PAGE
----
Chronic hepatitis : morbidity and mortality in patients and their children

University dissertation from Stockholm : Karolinska Institutet, Dept of Medicine, Solna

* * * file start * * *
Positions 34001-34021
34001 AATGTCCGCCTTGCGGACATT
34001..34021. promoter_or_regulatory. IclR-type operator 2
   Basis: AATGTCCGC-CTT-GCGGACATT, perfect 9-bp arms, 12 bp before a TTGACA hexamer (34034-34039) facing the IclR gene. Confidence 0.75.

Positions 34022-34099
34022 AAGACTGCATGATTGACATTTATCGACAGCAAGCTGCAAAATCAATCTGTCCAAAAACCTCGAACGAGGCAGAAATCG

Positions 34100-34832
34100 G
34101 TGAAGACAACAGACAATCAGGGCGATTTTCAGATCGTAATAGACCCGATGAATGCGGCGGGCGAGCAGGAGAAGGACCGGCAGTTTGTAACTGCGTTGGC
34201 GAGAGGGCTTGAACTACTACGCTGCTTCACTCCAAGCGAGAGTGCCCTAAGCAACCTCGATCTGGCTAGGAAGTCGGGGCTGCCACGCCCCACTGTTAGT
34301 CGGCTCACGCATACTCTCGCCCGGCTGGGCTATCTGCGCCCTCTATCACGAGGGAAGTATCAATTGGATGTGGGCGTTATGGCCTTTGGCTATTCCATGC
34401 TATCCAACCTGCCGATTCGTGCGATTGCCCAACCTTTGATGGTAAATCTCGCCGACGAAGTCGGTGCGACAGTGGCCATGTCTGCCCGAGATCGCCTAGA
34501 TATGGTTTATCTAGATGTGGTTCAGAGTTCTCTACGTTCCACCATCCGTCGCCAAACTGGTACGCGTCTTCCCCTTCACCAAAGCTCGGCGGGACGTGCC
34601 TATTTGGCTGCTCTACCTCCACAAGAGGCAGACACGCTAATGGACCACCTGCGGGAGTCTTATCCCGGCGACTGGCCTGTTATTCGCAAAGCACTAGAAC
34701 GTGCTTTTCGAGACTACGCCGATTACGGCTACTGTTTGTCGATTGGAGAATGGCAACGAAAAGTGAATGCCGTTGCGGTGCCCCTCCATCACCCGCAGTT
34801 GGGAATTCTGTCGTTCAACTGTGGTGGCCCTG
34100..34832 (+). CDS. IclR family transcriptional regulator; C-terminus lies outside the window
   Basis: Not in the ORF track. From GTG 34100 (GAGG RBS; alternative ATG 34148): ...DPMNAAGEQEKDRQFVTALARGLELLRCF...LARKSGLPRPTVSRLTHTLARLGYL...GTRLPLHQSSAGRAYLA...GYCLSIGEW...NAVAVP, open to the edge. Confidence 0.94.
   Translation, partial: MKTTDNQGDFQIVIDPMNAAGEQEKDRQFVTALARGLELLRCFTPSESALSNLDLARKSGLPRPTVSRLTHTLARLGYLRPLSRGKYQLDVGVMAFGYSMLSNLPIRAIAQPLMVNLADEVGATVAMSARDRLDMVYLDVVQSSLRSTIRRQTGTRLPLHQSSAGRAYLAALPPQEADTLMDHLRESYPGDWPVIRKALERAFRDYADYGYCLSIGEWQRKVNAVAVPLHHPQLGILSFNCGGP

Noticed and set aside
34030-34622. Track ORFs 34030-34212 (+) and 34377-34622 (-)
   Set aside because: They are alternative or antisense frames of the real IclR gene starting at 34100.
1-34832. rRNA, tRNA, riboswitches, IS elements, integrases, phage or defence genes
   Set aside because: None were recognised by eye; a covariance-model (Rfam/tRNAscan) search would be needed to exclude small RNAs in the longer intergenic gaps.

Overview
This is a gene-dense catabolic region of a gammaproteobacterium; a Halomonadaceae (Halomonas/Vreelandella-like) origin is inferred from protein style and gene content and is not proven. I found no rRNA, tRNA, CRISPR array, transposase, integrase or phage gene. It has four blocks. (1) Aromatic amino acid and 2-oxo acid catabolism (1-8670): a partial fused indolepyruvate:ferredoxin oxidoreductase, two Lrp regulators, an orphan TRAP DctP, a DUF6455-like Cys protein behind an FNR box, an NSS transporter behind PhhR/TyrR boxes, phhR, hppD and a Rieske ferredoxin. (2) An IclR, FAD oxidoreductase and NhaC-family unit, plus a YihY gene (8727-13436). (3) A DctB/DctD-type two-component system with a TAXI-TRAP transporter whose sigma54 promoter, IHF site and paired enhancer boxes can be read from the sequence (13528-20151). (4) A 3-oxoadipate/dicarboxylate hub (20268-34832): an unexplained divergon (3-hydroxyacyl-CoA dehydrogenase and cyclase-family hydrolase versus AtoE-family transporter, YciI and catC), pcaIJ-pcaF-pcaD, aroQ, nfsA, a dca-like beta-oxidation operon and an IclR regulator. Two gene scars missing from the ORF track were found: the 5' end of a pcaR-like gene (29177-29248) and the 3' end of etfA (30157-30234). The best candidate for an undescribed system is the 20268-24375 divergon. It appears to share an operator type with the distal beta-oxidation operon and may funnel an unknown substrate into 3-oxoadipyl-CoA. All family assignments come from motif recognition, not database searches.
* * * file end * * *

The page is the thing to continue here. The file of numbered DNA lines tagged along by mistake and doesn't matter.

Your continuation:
Abstract: Chronic hepatitis, morbidity and mortality of the patients and their children The spread of Hepatitis C Virus (HCV) infection started in Sweden in the end of the 1960s with a culmination in the 1970s, most likely due to increased injection drug use. Mandatory notification of acute and chronic HCV infection in Sweden started in 1990. The estimated prevalence of viremic HCV infection in Sweden is 35,000- 45,000. Even though the prevalence is estimated to decrease during the next decade it is believed that the disease burden of HCV-related cirrhosis and HCC will increase. HCV is a global health problem with world prevalence of viremic HCV infection assessed to be 118.9 million. HCV infection has a quiescent progression where most individuals have only mild symptoms until decompensated cirrhosis. Approximately 5-30% patients develop cirrhosis in 20 to 30 years. The natural history of HCV infection in pregnancy and in infants is not well studied. The aim of this thesis was to study morbidity and mortality of individuals infected with HCV and/or B virus and in children of HCV infected mothers. In paper I the standardized incidence ratios (SIR) for hepatocellular cancer (HCC) were studied in individuals notified with HBV and HBV-HCV dual infection. In the HBV cohort (n=9,646), individuals infected with HBV in 40-49 years had 47 times increased risk of developing HCC compared with general population. In the HBV-HCV cohort (n=1,697), individuals with co-infection for 20-29 years had 34 times increased risk of developing HCC. This established the excessive risk of developing HCC in individuals with HBV and in those co-infected with HBV and HCV compared with the general population. Mortality and cause of death was studied in paper II. The standardized mortality ratio (SMR) demonstrated a 6 times excess mortality in the HCV cohort (n=34,235) compared with the general population, and 36 times excess mortality from liver disease. Deaths from illicit drugs and external reasons were common in young adults. In paper III the odd ratio (OR) for the outcome of pregnancy of HCV infected mothers, compared with mothers in the general population Mothers with HCV infection (n=9,599) had increased risk for several adverse pregnancy outcomes. They had 7 times excessive risk of their pregnancy terminating in stillbirth and almost two times increased risk for late neonatal death. Paper IV, demonstrated excessive mortality in children (n=19,097) of mothers (n=9,599) with HCV infection compared with the general population. From 1 to 4 weeks, the adjusted hazard ratio (HR) was 2.26 and from 1 to 6 months the HR was 2.63. From age 15 to 20 years of age HR was 2.50 and from year 20 and onward the HR was 3.16. To conclude: HBV and HVB-HCV infected individuals have an excessive risk of developing HCC. Drug related mortality in the HCV-cohort was high. Liver related mortality was high in all cohorts. Mothers with HCV are in risk of adverse outcome of pregnancy. Children of mothers with HCV infection have an increased risk of dying in the perinatal period, within 6 months of living or after their teenage years.

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